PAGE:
That is still the question. And I know someone who knows the answer.
And so do you.
This seems to be on the forefront of every guitar player’s mind. There is something about solos that really captures the moment. It’s like there is some emotion that is building in the room being inspired by the words, the melody, and the sounds of the song that just can’t really be expressed until…
It’s like a shout in your head saying “INSERT PERFECT GUITAR SOLO HERE.” …and you hesitate.
Why? It is the same question and doubt that has been asked since the dawn of electric guitar in church: to solo? Or not to solo?
If you haven’t experienced it yet, you will: the tension between what you want to do and what you should do. It’s like a mini-Lincoln Brewster is sitting on one side of your shoulder telling you to crank it up and go for it and on the other Paul Baloche is giving you “the eye,” which strangely enough looks a lot like your worship leader’s version of “the eye.” (Just so everyone is clear, Mr. Brewster and Mr. Baloche are friends.)
To get over this you need clear communication and direction. And the person to give it to you is: (you guessed it) your worship leader.
I don’t know what it is about being worship leaders, but it only takes a couple of weeks on the job for them to get an uncanny pulse on the congregation. My guess (and my experience) is that they hear all sorts of feedback from worship services from pastors, deacons, and that one guy who has never said a nice thing in his life and whom we musicians never hear.
Here are some tips for this communication.
1. Make it clear that your motivation is service. This is scary because it totally puts you at the will of your worship leader, but that’s okay. In fact, that can be very pleasing to God and become its own expression of worship (but that’s another post). When you make it clear that your motivation is to first serve your worship leader, the song, and your congregation, it eliminates any doubt of a show-boating, self-glorifying motivation (i.e. sinful motivation).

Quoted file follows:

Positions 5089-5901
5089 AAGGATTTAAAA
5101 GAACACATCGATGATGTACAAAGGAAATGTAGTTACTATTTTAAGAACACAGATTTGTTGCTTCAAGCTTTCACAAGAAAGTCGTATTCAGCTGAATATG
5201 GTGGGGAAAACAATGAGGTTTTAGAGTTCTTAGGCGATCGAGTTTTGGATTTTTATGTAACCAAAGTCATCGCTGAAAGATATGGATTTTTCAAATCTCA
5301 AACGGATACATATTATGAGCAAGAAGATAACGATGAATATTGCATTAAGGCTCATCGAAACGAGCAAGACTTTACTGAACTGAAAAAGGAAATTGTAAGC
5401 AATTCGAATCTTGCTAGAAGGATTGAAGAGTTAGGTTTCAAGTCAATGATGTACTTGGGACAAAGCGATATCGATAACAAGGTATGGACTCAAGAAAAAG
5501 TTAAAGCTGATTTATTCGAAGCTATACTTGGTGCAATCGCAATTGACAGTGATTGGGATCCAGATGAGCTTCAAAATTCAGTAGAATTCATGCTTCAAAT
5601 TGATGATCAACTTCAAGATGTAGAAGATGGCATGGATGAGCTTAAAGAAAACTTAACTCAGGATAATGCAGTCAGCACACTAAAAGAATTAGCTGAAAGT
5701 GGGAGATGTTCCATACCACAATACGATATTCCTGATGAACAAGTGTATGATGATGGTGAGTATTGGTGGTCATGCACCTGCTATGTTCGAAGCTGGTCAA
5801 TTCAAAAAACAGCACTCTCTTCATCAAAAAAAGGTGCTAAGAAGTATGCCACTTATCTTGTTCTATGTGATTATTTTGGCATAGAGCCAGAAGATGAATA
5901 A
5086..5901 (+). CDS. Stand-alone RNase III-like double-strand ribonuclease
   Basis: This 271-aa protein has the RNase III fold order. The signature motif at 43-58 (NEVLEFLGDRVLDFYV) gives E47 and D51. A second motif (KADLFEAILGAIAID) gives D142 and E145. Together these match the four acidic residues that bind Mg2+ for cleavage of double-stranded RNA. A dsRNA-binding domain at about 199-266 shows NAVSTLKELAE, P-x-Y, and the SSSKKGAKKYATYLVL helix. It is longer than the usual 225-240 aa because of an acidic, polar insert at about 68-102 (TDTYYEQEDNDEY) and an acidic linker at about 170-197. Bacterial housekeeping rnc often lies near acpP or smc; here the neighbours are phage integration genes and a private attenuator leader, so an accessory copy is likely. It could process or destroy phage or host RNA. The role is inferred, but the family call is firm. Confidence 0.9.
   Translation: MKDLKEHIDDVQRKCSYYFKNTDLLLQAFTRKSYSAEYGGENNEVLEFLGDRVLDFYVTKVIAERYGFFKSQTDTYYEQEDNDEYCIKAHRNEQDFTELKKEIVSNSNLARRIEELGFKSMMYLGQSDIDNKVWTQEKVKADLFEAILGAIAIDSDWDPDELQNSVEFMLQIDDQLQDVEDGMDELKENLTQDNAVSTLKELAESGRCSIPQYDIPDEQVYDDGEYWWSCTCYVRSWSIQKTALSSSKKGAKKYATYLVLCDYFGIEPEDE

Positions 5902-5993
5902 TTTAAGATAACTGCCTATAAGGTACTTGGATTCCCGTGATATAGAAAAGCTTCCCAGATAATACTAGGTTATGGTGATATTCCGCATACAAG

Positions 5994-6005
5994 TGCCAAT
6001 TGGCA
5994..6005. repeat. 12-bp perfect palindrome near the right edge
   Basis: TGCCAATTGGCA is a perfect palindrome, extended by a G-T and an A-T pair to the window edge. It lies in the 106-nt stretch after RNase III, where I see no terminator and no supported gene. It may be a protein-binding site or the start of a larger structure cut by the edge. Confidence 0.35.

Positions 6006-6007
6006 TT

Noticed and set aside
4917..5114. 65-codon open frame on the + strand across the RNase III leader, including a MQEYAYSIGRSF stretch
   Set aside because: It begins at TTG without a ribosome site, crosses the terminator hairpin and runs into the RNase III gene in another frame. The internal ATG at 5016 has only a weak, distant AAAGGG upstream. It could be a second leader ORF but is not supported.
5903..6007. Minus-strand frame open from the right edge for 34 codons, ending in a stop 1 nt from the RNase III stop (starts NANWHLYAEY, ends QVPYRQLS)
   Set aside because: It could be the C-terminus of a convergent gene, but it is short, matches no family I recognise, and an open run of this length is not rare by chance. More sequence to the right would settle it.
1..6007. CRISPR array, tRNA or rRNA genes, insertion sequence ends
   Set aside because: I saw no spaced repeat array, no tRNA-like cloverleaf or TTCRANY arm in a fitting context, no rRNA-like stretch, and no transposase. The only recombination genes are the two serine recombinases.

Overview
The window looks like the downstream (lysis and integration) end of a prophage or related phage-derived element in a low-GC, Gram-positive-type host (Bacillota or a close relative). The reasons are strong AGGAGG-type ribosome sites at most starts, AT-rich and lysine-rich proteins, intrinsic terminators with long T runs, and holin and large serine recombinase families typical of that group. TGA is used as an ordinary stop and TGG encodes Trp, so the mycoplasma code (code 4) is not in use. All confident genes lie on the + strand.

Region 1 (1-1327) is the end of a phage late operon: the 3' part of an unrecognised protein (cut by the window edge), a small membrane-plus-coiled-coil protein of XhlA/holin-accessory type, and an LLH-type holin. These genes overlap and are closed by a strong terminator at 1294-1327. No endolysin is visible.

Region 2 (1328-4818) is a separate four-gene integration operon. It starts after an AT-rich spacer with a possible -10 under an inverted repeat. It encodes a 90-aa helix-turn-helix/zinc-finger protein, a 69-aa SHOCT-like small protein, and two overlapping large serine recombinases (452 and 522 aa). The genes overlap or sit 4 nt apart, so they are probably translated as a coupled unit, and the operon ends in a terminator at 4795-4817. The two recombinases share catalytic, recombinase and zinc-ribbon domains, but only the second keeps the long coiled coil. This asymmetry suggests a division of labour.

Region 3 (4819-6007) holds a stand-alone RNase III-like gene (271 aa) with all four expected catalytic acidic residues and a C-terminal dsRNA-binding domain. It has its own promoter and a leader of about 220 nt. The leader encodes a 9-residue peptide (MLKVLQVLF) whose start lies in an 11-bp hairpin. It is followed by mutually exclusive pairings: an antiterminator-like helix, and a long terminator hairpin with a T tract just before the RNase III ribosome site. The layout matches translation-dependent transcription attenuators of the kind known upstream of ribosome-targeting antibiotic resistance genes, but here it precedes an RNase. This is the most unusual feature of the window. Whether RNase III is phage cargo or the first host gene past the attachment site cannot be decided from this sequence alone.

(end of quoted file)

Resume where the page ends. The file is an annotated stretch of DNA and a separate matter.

2. Try to develop a reputation of service. If you have one, great. If you don’t than take a close look at yourself and why you are playing worship to begin with. You play with your worship leader and band every week. You can’t fake service with them. So don’t.
3. Instead of talking in terms of how “cool it would be” talk in terms of what the song needs. The song might need a ripping solo depending on the arrangement, setting, and what your worship leader is going for. The song might need a popish “anti-solo.” The song might just need the guitar to stay on the progression while the vocalists do that improvised ‘yeah’ thing. When the discussion is about what the song needs instead of what you want to do, then it isn’t a “you vs. the worship leader” discussion. Trust me; you will lose those every time.
One thing that always helps is to follow the number one rule of guitar playing: sound good.
So sound good.